Before starting an article about 5G I think it’s extremely important to clearly define what 5G actually is. The term “5G” has been commonly used by the media to mischaracterize many upcoming wireless technologies.
5G is wireless protocol defined by the International Telecommunication Union’s IMT-2020 standard. The most recent iteration of this standard is called 5G NR. Henceforth when referring to “5G” I will be talking about this 5G NR standard.
Now that those boring semantics are out of the way we can get into the meat of what makes 5G interesting, and how it will impact your life. One of the most important distinctions between 5G and the now-commonplace 4G LTE is increased frequency allocations.
An important characteristic that determines a network’s speed in crowded and electronically noisy areas is how much of the electromagnetic spectrum is allotted for it. In general, networks with more allocated spectrum can support more concurrent connections, increasing the network speed for all parties. Major US carriers bid against each other to buy portions of the spectrum from other companies and the US government. Carriers will spend billions of dollars on only a few megahertz.
LTE signals range in frequency from around 700 MHz to 2.5 GHz. Generally, lower-frequency waves have more of an ability to transmit data at long distances and are thus more valuable to carriers because a single cell site can cover more customers. This comes at the tradeoff of speed, however, as higher-frequency networks support higher data transmission rates.
5G NR specifies two network bands creatively named Frequency Range 1 (FR1) and Frequency Range 2 (FR2). FR1 encompasses the current spectrum that we all know and love: frequencies below 6 GHz. This portion of the electromagnetic spectrum includes everything from AM/FM radio all the way up to fast 5 GHz dual-band Wi-Fi.
The new addition, FR2, includes “millimeter wave” frequencies above 24 GHz. This portion of the spectrum is used to transmit data back and forth from satellites, used in radar installations along the coasts, and much more.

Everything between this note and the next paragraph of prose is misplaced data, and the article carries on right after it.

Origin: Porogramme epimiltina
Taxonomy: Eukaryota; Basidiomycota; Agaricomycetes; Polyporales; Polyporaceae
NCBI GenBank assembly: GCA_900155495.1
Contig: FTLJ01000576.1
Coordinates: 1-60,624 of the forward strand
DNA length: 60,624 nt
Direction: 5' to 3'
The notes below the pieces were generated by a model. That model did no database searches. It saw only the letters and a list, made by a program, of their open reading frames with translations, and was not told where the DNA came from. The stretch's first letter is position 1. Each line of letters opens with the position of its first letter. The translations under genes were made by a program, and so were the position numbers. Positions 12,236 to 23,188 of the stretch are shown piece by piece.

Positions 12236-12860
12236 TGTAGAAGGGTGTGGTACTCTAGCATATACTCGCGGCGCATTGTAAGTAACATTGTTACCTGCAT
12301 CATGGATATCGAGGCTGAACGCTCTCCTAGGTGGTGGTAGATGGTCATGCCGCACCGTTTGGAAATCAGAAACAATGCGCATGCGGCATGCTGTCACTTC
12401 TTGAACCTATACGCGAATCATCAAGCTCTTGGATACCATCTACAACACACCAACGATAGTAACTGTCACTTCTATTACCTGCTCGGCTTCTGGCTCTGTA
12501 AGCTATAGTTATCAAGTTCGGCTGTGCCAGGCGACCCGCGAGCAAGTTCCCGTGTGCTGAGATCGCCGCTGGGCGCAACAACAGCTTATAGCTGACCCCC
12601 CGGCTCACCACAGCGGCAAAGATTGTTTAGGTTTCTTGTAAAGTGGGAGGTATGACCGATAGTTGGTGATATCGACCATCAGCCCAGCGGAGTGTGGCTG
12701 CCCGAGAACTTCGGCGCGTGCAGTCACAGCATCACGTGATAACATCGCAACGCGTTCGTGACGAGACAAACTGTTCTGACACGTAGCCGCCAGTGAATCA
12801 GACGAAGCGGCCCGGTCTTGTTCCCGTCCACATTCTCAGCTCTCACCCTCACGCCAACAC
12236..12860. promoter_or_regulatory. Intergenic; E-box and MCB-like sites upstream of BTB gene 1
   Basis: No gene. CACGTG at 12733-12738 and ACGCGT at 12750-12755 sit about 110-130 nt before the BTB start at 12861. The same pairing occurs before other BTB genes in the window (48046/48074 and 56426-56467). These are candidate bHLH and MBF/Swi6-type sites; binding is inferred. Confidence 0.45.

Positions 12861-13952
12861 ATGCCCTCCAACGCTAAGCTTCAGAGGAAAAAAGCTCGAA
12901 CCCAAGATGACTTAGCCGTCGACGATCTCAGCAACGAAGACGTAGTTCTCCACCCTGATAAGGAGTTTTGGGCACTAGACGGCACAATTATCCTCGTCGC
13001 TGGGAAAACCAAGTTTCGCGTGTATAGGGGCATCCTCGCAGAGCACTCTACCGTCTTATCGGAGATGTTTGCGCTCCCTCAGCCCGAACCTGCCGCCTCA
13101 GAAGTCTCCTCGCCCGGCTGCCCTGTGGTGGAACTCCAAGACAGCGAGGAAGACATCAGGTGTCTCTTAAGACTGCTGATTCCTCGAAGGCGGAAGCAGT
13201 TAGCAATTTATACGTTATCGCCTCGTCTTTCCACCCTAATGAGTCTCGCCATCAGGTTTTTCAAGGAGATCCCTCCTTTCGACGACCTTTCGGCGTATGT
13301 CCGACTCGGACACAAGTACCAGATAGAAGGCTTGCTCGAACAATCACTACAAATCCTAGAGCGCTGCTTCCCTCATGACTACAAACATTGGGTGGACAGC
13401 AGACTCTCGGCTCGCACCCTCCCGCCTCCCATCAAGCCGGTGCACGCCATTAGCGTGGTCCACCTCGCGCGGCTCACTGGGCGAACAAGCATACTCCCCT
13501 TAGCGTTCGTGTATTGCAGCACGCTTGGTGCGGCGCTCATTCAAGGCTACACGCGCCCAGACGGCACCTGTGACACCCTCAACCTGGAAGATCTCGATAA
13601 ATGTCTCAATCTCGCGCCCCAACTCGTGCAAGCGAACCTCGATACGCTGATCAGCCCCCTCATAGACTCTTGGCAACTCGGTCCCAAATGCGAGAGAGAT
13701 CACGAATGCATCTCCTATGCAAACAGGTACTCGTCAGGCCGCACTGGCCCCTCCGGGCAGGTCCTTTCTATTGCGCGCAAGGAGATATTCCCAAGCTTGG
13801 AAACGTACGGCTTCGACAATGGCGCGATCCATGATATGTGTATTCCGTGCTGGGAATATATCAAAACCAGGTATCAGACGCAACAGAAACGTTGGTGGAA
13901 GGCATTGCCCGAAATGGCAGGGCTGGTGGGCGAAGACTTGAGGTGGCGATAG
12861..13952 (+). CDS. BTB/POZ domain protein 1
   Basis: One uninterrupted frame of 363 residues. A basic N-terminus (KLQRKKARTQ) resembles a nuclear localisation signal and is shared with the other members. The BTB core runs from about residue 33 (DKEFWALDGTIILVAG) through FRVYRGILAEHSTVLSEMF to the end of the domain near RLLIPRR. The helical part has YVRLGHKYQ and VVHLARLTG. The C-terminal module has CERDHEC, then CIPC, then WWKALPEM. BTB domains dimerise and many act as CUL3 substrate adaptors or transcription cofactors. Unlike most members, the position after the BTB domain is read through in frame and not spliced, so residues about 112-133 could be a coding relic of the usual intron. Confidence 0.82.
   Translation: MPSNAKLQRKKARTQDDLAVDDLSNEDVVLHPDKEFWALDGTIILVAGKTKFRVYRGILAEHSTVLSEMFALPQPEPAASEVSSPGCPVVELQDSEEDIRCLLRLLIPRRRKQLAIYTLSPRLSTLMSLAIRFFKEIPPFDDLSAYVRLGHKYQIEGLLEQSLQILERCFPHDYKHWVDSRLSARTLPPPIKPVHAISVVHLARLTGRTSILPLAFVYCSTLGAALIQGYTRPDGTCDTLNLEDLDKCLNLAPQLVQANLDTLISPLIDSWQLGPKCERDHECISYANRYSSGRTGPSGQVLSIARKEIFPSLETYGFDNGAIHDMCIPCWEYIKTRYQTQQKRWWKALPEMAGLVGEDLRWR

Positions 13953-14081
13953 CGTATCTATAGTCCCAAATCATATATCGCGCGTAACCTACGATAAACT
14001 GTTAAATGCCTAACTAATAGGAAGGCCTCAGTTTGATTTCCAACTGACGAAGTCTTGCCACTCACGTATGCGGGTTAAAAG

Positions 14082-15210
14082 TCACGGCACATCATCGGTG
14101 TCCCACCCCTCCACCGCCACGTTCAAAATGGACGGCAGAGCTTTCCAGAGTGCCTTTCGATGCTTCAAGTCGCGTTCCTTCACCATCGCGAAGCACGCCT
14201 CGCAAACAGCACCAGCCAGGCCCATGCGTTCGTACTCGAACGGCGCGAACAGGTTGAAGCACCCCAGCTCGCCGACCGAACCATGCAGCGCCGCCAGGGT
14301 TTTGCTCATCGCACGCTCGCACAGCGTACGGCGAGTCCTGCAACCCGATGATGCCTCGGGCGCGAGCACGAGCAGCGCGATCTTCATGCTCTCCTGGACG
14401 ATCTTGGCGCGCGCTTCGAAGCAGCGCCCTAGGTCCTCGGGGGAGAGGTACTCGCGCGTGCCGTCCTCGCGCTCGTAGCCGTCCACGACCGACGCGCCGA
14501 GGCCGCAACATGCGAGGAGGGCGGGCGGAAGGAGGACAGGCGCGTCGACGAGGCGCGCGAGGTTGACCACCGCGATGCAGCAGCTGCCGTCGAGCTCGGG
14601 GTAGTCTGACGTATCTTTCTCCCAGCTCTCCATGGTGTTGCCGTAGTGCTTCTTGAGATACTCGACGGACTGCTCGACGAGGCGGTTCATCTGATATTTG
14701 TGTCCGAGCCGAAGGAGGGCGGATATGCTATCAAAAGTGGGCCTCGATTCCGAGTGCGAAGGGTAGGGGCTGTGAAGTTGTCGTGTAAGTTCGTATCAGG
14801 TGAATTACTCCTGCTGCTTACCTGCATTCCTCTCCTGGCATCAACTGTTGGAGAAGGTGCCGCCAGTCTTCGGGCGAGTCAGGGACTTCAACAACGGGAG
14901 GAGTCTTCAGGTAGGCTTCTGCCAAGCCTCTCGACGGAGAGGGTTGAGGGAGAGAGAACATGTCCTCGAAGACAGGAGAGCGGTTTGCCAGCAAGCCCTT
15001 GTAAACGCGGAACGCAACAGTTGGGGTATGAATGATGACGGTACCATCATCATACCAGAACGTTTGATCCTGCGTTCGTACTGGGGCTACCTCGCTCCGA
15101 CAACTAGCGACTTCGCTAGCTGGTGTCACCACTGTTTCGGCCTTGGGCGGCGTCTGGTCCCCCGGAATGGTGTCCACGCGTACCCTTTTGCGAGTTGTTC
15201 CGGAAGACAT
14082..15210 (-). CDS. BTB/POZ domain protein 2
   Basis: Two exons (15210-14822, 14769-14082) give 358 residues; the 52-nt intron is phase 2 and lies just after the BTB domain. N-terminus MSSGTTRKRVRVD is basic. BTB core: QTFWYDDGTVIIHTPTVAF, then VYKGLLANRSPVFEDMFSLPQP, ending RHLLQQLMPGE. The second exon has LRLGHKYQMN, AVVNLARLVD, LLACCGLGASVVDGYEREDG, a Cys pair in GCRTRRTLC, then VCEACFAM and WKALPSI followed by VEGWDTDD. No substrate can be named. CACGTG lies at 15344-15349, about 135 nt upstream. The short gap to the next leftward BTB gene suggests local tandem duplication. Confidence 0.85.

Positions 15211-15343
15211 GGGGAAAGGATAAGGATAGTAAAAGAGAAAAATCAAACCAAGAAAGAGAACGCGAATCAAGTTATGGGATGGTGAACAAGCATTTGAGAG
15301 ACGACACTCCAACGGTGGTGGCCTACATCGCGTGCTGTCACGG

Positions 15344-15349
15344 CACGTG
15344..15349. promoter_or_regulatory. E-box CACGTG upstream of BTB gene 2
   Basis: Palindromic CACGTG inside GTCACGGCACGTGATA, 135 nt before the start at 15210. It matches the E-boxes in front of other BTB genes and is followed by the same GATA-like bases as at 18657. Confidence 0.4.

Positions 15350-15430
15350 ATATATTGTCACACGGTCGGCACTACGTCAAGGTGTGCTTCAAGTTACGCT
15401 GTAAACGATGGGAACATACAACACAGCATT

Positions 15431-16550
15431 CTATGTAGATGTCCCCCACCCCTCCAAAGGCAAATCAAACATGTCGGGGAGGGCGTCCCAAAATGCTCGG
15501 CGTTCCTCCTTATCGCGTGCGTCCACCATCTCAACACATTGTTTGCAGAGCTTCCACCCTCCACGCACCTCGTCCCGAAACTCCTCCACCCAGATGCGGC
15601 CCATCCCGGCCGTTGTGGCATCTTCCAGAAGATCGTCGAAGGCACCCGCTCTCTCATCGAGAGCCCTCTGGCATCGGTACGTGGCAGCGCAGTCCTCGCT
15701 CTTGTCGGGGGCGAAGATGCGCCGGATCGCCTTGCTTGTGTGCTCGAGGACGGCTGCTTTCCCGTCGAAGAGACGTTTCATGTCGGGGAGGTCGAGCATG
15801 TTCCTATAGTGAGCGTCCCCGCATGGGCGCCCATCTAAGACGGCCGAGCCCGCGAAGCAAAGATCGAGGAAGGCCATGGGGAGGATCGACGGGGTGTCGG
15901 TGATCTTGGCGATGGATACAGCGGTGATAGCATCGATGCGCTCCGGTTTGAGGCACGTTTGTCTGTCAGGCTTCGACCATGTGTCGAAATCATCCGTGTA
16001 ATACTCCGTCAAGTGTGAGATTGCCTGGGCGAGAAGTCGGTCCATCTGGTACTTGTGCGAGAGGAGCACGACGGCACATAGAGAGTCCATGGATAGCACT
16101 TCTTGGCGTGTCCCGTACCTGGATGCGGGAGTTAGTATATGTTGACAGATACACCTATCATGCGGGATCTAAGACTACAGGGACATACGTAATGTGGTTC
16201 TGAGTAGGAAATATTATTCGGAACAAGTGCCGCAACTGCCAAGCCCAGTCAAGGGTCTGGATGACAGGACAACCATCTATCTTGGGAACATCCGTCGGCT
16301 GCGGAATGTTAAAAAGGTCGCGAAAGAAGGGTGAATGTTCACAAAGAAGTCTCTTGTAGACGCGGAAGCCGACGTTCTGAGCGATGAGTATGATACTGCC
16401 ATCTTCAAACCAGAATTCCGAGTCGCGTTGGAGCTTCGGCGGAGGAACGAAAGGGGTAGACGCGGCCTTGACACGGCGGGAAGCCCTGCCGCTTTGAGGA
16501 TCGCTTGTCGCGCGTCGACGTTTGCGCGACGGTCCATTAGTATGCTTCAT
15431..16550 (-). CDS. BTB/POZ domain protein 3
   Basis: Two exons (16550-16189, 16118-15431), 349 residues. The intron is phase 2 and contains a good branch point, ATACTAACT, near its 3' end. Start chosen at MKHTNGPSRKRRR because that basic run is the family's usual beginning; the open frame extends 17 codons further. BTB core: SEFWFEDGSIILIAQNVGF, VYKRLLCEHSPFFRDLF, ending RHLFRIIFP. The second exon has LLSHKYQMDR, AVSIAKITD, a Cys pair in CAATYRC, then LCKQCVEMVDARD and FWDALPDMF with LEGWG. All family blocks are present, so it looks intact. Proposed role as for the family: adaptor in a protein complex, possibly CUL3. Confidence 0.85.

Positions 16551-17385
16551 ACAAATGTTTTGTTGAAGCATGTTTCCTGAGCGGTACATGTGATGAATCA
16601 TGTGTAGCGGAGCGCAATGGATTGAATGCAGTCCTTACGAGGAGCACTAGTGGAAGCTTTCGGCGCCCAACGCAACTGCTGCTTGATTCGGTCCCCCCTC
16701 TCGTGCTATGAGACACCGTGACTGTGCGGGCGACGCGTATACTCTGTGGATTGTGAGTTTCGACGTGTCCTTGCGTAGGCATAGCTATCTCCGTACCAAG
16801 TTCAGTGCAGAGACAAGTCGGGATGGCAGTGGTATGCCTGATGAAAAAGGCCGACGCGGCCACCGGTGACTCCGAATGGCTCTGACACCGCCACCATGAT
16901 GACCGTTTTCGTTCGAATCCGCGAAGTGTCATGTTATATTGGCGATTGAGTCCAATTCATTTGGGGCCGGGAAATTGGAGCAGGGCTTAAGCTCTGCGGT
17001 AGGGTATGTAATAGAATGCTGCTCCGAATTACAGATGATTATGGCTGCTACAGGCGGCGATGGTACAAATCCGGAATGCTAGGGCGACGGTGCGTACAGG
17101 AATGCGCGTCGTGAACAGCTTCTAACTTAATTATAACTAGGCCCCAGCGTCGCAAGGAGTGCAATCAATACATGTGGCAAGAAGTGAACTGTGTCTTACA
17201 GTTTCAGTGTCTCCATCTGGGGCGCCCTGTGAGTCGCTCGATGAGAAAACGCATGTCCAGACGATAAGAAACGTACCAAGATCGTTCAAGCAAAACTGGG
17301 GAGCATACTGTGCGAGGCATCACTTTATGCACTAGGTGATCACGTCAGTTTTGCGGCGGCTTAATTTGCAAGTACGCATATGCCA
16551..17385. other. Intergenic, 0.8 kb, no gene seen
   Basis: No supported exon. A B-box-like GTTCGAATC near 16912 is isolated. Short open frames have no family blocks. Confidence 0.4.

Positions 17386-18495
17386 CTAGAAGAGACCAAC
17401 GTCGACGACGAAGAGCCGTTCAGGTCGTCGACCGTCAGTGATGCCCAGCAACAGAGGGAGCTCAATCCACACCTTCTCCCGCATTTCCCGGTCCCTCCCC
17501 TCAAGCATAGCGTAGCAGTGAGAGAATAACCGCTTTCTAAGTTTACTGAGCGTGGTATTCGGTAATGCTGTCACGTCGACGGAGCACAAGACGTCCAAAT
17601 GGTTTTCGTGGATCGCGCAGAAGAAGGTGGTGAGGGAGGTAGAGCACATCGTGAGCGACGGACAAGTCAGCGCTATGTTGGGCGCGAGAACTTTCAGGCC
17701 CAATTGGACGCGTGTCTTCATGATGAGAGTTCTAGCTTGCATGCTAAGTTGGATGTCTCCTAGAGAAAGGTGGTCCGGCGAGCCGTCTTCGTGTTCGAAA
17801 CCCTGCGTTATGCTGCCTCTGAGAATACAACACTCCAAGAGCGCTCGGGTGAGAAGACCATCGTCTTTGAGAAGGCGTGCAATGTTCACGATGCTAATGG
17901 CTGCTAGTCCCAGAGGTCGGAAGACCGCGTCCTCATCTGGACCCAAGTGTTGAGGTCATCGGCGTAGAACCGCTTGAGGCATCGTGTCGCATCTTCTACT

These aforementioned millimeter wave FR2 bands allow carriers to take much of the pressure off of the congested FR1 bands. The only problem is that you basically need to be able to see the antennas to get any kind of useable connection, so this is useless for anything but dense urban environments where network congestion is the highest. FR2 bands will also facilitate faster data transfer rates.
This discussion leads me to the main point of the article: 5G will not radically change the types of services available on your phone. You won’t suddenly be able to download multi-gigabyte files in one second. What you can expect is a bump in speed and capability comparable to the shift from 3G to 4G. A significant shift, but certainly not something too world-changing.
The IMT-2020 5G standard demands maximum speeds of 20 Gbps (billion bits per second), or around 20 times faster than “gigabit” (1 Gbps) broadband connections. The LTE standard demands maximum speeds of 300 Mbps, but even if you’re a few hundred meters away from a cell tower you can expect maybe a tenth of that in practice.
As such, 5G’s increased speed and this added speed’s benefits for things like self-driving cars is completely over-hyped. You can’t expect more out of the “mobile-broadband” part of 5G than you can out of traditional residential broadband, which itself isn’t much better than 4G LTE.
5G will still have a major impact on society, although you likely won’t witness it directly. The most exciting part of the 5G standard is its focus on new applications of fast, secure, and reliable communications. Specifically, the 5G NR standard breaks down target use cases into three groups:
Enhanced Mobile Broadband (eMBB): This is the traditional cell service that we’ve been discussing so far.
Massive Machine-Type Communications (mMTC): The name of this segment suggests physically large machines, but think of this more as a network of small, inexpensive connected devices.